Docstrings in Python

Docstrings in Python

Docstrings are documentation strings that are placed at the beginning of a function, class, or module. We can write a docstring in a few lines. The first line has a bold letter in the beginning, and it’s ended with a period. The  second line is empty. The third one should include more details about described object. It’s a convention. The first line of the docstring is a summary of our function. This is followed by a blank line and more detailed information. We should remember that the one-line summary should be a complete sentence. This is a typical example:

def oblicz( a, b ):
     “””oblicz( number, number ) -> number
Returns the sum of two numbers.”””
return a+ b

We have the result:

>>> print(oblicz.__doc__)
oblicz(number, number) -> number
Returns the sum of two numbers.


In Unix/Linux, we use it in this way:

# -*- coding: utf-8 -*-
# File name:

def func():
     pass #Our function does nothing

Let’s try to see our docstrings. We have the result:

>>> print(func.__doc__)

We use the print statement to make the output easier to read, because docstrings often contain embedded newlines (\n):

Automatic tools can get the docstrings for us from our code. What should we include in a docstring? Even one-line docstring is helpful. You should write if your function returns something or not. What our function does, all its restrictions, and conditions for its working. It’s especially important for libraries. We can include the example of using our function. It will be very professional. This is a very good example of docstring:


This is the “example” module.

The example module supplies one function, factorial(). For example,

>>> factorial(5)



def factorial(n):

“””Return the factorial of n, an exact integer >= 0.

>>> [factorial(n) for n in range(6)]

[1, 1, 2, 6, 24, 120]

>>> factorial(30)


>>> factorial(-1)

Traceback (most recent call last):

ValueError: n must be >= 0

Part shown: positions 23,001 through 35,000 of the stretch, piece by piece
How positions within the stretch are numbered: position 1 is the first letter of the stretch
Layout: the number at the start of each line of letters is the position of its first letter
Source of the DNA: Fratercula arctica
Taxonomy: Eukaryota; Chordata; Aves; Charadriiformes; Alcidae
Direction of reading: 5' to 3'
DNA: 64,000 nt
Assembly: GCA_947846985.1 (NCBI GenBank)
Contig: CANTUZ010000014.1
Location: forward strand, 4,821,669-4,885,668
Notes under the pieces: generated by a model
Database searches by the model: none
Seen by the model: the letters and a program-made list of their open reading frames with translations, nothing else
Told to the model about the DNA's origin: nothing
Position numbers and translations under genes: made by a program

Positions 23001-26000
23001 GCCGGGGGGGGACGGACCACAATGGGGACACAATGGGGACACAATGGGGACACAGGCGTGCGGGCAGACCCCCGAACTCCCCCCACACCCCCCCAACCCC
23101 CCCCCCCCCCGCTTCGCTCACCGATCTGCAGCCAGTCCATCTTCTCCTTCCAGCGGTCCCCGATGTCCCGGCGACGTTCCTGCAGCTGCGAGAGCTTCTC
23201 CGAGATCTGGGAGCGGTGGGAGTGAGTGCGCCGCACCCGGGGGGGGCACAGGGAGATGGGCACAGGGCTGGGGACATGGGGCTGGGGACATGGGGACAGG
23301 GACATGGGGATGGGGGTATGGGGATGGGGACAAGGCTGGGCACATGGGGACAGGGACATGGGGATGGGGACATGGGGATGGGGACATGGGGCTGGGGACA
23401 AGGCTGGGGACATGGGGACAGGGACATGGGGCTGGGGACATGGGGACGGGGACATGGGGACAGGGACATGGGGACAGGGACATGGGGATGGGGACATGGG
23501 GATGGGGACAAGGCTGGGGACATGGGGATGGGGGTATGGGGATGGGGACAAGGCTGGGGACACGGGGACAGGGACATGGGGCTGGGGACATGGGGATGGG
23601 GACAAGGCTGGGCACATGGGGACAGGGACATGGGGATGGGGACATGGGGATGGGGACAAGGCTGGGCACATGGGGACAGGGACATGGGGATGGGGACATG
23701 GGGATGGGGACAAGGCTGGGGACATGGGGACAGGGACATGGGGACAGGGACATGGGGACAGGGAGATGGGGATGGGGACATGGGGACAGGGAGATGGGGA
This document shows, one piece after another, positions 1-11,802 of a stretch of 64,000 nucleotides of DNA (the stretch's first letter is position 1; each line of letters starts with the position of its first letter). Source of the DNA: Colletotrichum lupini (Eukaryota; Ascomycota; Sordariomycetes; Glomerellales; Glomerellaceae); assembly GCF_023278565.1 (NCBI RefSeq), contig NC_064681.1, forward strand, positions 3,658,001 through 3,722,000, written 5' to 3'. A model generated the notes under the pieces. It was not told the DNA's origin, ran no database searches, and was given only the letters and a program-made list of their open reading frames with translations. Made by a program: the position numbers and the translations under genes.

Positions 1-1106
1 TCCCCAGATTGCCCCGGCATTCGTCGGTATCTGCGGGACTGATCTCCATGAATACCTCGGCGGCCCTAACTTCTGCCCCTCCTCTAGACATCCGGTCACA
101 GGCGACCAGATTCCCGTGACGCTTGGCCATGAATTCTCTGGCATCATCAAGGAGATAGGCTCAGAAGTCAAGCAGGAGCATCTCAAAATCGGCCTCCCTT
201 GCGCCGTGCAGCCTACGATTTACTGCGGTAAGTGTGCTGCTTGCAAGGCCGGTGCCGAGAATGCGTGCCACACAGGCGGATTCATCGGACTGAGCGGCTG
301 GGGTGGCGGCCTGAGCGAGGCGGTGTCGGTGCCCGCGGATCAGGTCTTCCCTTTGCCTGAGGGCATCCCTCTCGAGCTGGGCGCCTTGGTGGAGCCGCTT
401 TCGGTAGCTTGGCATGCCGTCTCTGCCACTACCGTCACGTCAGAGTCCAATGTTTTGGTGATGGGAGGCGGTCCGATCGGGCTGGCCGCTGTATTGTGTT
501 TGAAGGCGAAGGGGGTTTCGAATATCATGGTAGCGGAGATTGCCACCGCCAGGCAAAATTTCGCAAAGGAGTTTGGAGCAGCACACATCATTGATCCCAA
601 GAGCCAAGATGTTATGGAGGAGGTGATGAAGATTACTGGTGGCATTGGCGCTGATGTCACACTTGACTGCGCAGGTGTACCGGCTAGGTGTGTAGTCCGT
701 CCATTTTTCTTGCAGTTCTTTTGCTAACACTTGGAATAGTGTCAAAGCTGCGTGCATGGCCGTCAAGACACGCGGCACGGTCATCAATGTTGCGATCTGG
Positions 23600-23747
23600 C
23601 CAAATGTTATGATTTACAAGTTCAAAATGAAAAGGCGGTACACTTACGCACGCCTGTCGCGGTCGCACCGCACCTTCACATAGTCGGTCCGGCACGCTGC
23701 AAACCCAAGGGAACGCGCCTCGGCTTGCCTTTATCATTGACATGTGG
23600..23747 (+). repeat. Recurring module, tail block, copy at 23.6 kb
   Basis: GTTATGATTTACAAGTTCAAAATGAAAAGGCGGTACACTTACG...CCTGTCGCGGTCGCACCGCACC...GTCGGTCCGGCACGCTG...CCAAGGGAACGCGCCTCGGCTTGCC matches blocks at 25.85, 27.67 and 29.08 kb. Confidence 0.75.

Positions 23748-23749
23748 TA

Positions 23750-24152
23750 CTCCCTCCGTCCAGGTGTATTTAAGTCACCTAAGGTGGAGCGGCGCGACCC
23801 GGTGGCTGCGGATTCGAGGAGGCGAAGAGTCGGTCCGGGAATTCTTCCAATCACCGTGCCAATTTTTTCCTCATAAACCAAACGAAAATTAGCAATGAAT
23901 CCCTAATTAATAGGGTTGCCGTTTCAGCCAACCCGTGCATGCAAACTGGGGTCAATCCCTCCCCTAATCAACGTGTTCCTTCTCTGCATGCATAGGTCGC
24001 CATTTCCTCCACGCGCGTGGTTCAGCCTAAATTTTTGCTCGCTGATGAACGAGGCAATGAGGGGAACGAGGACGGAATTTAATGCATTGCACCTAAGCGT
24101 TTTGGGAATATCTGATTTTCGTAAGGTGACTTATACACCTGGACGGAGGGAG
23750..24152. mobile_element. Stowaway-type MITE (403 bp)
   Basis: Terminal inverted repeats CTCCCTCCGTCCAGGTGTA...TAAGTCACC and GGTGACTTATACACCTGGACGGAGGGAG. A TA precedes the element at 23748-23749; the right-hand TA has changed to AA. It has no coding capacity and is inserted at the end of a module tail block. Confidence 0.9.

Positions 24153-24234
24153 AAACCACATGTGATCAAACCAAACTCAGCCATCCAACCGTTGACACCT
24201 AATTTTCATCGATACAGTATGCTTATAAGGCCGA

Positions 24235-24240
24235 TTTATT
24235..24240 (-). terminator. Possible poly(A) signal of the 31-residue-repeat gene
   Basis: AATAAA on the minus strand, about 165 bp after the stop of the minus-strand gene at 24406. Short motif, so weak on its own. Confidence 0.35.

Factorials of floats are OK, but the float must be an exact integer:

>>> factorial(30.1)

Traceback (most recent call last):

ValueError: n must be exact integer

>>> factorial(30.0)


It must also not be ridiculously large:

>>> factorial(1e100)

Traceback (most recent call last):

OverflowError: n too large


We can read the docstring of our object using __doc__. It’s an attribute. We can write help(object) too. The q key ends help. To get a help about any object, just use pydoc.

>>> import pydoc
>>> dir(pydoc)
[‘Doc’, ‘ErrorDuringImport’, ‘HTMLDoc’, ‘HTMLRepr’, ‘Helper’, ‘ModuleScanner’, ‘
Repr’, ‘Scanner’, ‘TextDoc’, ‘TextRepr’, ‘_PlainTextDoc’, ‘__all__’, ‘__author__
‘, ‘__builtins__’, ‘__cached__’, ‘__credits__’, ‘__date__’, ‘__doc__’, ‘__file__
‘, ‘__initializing__’, ‘__loader__’, ‘__name__’, ‘__package__’, ‘_is_some_method
‘, ‘_re_stripid’, ‘_split_list’, ‘_start_server’, ‘_url_handler’, ‘allmethods’,
‘apropos’, ‘browse’, ‘builtins’, ‘classify_class_attrs’, ‘classname’, ‘cli’, ‘cr
am’, ‘deque’, ‘describe’, ‘doc’, ‘extract_tb’, ‘format_exception_only’, ‘getdoc’
, ‘getpager’, ‘help’, ‘html’, ‘imp’, ‘importfile’, ‘importlib’, ‘inspect’, ‘io’,
 ‘isdata’, ‘ispackage’, ‘ispath’, ‘locate’, ‘os’, ‘pager’, ‘pathdirs’, ‘pipepage
r’, ‘pkgutil’, ‘plain’, ‘plainpager’, ‘plaintext’, ‘platform’, ‘re’, ‘render_doc
‘, ‘replace’, ‘resolve’, ‘safeimport’, ‘source_synopsis’, ‘splitdoc’, ‘stripid’,
 ‘synopsis’, ‘sys’, ‘tempfilepager’, ‘text’, ‘time’, ‘tokenize’, ‘ttypager’, ‘vi
siblename’, ‘warnings’, ‘writedoc’, ‘writedocs’]

 >>> pydoc
<module ‘pydoc’ from ‘D:\\Python33\\lib\\’>

>>> help(pydoc)
Help on module pydoc:

    pydoc – Generate Python documentation in HTML or text for interactive use.